Ecollywood: 'Waiting for Superman' shines light on public schools
Plus: William Shatner reveals his favorite eco-book, Mayim Bialik makes her own cleaning products, and much more.
Thu, Sep 23, 2010 at 03:17 PM
MR. FIX IT: Geoffrey Canada stars in a new documentary from the director of "An Inconvenient Truth." (Photo: Paramount Pictures)
Considering that Davis Guggenheim’s last documentary was "An Inconvenient Truth," about global warming, it’s no surprise that his new film "Waiting for Superman" was an eco-friendly production, employing hybrid or flex fuel vehicles, buying carbon offsets for travel and other energy consumption, keeping communication paperless except for legal documents, installing power strips with nighttime cutoff switches and recycling everything possible including electronic waste.
Already garnering the same kind of Oscar buzz as "An Inconvenient Truth," the movie is about the shockingly sorry state of public education in America — inadequate schools, incompetent teachers, bureaucratic obstacles, and the children caught in the middle. “I hope people see it and say ‘This problem is bigger than I thought.’ It affects all of us. But it is possible to fix it,” says Guggenheim, who presents rays of hope in the form of charter schools that are achieving astonishing results, although with demand far exceeding openings it takes a lottery win to get in.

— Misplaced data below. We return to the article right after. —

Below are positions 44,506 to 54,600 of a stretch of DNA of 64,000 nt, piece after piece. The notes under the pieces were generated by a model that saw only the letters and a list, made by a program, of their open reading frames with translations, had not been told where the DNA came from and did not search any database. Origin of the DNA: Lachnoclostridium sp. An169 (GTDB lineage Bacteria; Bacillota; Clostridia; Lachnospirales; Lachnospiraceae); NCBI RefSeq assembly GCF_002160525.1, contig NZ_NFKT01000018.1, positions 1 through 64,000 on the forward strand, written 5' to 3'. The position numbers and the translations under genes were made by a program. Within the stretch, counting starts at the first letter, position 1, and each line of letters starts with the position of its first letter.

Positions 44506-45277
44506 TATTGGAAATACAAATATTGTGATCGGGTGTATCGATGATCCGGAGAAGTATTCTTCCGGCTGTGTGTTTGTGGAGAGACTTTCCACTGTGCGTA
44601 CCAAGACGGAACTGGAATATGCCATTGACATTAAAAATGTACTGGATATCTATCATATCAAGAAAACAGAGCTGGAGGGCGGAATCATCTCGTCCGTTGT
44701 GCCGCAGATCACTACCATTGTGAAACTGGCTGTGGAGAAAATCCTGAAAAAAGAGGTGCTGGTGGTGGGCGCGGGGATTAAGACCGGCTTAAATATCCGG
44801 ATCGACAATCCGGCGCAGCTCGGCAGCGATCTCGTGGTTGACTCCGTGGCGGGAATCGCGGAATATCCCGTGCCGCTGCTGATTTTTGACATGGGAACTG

Movie participant, educator and Harlem Children’s Zone founder Geoffrey Canada, a superhero to many families in his neighborhood because most of his students graduate high school and go on to college, believe the film will inspire conversation, outcry, and change. “I think there’s hope,” he says. So does producer Lesley Chilcott, who encourages the public to take action at WaitingforSuperman.com. “We know what works. We just need to take the best practices and put them together.”
“It was a very eco-friendly set,” says director Andy Fickman about his new movie "You Again," which followed green guidelines set by Disney and one more suggested by the cast. “It’s in their contracts that they get their own trailer, but they all said, ‘we don’t need that many trucks. Let’s hang together.’ So they all shared, reports Fickman. Sigourney Weaver, who stars alongside Jamie Lee Curtis, Kristen Bell, Odette Yustman and Betty White in the comedy about what happens when past nemeses resurface and plan to marry into the family, conserves energy off-set as well. “I have solar power and I turn off all lights. Our house looks likes like a haunted house,” she says.